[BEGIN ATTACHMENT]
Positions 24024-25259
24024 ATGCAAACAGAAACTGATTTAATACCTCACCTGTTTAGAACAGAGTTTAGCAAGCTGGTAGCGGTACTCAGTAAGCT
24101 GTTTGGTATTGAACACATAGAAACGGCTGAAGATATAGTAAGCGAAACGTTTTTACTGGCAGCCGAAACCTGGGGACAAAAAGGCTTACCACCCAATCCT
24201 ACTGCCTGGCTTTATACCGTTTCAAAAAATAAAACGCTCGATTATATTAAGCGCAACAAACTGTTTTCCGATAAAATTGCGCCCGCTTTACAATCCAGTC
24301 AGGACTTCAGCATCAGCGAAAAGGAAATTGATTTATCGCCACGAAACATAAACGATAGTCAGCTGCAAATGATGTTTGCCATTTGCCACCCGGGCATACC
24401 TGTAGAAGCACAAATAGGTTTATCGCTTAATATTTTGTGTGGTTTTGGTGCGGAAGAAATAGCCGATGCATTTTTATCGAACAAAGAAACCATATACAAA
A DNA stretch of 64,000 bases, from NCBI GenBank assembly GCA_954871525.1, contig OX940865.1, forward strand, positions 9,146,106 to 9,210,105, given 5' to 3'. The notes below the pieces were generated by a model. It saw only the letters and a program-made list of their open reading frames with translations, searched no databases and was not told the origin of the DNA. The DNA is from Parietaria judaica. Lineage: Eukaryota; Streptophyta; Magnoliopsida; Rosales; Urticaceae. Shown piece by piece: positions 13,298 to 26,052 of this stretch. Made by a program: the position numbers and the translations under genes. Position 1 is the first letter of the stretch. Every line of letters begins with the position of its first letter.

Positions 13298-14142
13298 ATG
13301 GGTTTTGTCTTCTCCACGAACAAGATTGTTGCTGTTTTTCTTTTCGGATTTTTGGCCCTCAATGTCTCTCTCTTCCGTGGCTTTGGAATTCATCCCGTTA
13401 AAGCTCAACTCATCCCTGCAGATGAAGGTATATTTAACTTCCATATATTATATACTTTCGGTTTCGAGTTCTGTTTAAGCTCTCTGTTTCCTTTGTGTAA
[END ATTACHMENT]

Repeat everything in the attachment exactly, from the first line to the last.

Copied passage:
Positions 24024-25259
24024 ATGCAAACAGAAACTGATTTAATACCTCACCTGTTTAGAACAGAGTTTAGCAAGCTGGTAGCGGTACTCAGTAAGCT
24101 GTTTGGTATTGAACACATAGAAACGGCTGAAGATATAGTAAGCGAAACGTTTTTACTGGCAGCCGAAACCTGGGGACAAAAAGGCTTACCACCCAATCCT
24201 ACTGCCTGGCTTTATACCGTTTCAAAAAATAAAACGCTCGATTATATTAAGCGCAACAAACTGTTTTCCGATAAAATTGCGCCCGCTTTACAATCCAGTC
24301 AGGACTTCAGCATCAGCGAAAAGGAAATTGATTTATCGCCACGAAACATAAACGATAGTCAGCTGCAAATGATGTTTGCCATTTGCCACCCGGGCATACC
24401 TGTAGAAGCACAAATAGGTTTATCGCTTAATATTTTGTGTGGTTTTGGTGCGGAAGAAATAGCCGATGCATTTTTATCGAACAAAGAAACCATATACAAA
A DNA stretch of 64,000 bases, from NCBI GenBank assembly GCA_954871525.1, contig OX940865.1, forward strand, positions 9,146,106 to 9,210,105, given 5' to 3'. The notes below the pieces were generated by a model. It saw only the letters and a program-made list of their open reading frames with translations, searched no databases and was not told the origin of the DNA. The DNA is from Parietaria judaica. Lineage: Eukaryota; Streptophyta; Magnoliopsida; Rosales; Urticaceae. Shown piece by piece: positions 13,298 to 26,052 of this stretch. Made by a program: the position numbers and the translations under genes. Position 1 is the first letter of the stretch. Every line of letters begins with the position of its first letter.

Positions 13298-14142
13298 ATG
13301 GGTTTTGTCTTCTCCACGAACAAGATTGTTGCTGTTTTTCTTTTCGGATTTTTGGCCCTCAATGTCTCTCTCTTCCGTGGCTTTGGAATTCATCCCGTTA
13401 AAGCTCAACTCATCCCTGCAGATGAAGGTATATTTAACTTCCATATATTATATACTTTCGGTTTCGAGTTCTGTTTAAGCTCTCTGTTTCCTTTGTGTAA